Nick’s research focuses on administrative law and civil procedure, with a particular emphasis on how procedural rules influence the formation of substantive legal doctrine. His current project examines the origins of laws and norms governing the independence of the federal civil service. His previous scholarship has been published in Law and History and the University of Pennsylvania Journal of Constitutional Law. He is the co-recipient of the American Society for Legal History’s 2019 Sutherland Prize for best article in the field of English legal history, and his scholarship has been cited by the High Court of Ireland.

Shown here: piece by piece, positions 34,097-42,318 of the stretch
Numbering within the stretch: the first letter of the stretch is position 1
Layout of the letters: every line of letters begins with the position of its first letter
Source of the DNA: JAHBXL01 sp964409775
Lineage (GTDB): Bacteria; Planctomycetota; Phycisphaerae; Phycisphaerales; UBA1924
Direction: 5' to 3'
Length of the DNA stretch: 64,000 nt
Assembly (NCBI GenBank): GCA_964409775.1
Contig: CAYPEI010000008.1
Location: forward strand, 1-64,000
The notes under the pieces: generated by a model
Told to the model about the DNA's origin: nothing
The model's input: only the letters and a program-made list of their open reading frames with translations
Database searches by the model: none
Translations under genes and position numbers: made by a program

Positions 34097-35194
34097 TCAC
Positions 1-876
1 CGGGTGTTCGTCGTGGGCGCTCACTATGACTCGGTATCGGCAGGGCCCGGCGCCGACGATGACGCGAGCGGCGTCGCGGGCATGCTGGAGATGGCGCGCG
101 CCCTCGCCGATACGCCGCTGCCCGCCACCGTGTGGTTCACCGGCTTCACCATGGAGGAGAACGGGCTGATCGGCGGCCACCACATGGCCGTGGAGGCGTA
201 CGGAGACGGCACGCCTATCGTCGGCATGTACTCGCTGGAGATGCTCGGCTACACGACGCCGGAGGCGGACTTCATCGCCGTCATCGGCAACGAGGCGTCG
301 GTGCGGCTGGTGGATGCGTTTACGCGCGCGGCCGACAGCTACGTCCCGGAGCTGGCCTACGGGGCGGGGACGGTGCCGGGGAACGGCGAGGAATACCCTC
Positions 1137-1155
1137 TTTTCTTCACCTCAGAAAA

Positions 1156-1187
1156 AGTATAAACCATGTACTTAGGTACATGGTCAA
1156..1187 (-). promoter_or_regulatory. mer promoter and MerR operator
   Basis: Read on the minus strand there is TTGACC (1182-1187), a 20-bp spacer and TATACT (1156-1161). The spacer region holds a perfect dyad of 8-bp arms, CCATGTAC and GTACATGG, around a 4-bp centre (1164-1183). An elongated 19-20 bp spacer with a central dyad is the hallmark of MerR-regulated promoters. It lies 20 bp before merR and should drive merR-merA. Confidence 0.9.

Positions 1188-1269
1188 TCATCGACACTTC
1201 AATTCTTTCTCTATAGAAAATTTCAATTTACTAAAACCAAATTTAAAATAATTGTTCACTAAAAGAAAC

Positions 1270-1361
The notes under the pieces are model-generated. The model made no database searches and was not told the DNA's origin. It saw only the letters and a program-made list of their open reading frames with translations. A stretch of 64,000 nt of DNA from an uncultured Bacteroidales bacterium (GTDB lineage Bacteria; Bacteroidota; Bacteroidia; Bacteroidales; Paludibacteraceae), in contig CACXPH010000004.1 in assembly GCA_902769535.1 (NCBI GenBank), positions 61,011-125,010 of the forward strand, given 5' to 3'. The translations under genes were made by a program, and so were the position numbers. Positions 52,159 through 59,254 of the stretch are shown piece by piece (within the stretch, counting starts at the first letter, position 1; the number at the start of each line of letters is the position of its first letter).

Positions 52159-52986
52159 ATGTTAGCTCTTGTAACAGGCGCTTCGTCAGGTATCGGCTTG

Nick received his BA in history from Yale University; his M.Phil. in History from Cambridge University, where he was a Gates Cambridge Scholar; and his JD from Yale Law School. Following law school, Nick clerked for Judge John M. Walker, Jr. on the U.S. Court of Appeals for the Second Circuit. Prior to joining Stanford Law School, he worked for five years as a litigator at Paul, Weiss, Rifkind, Wharton & Garrison, where he handled all aspects of trial litigation and also briefed appeals before the United States Supreme Court and the federal courts of appeal. In addition to his work in practice, Nick served as Secretary of the New York City Bar Association’s Task Force on National Security and the Rule of Law, and as a civilian monitor for military commission proceedings at the U.S. Naval Station in Guantanamo Bay, Cuba.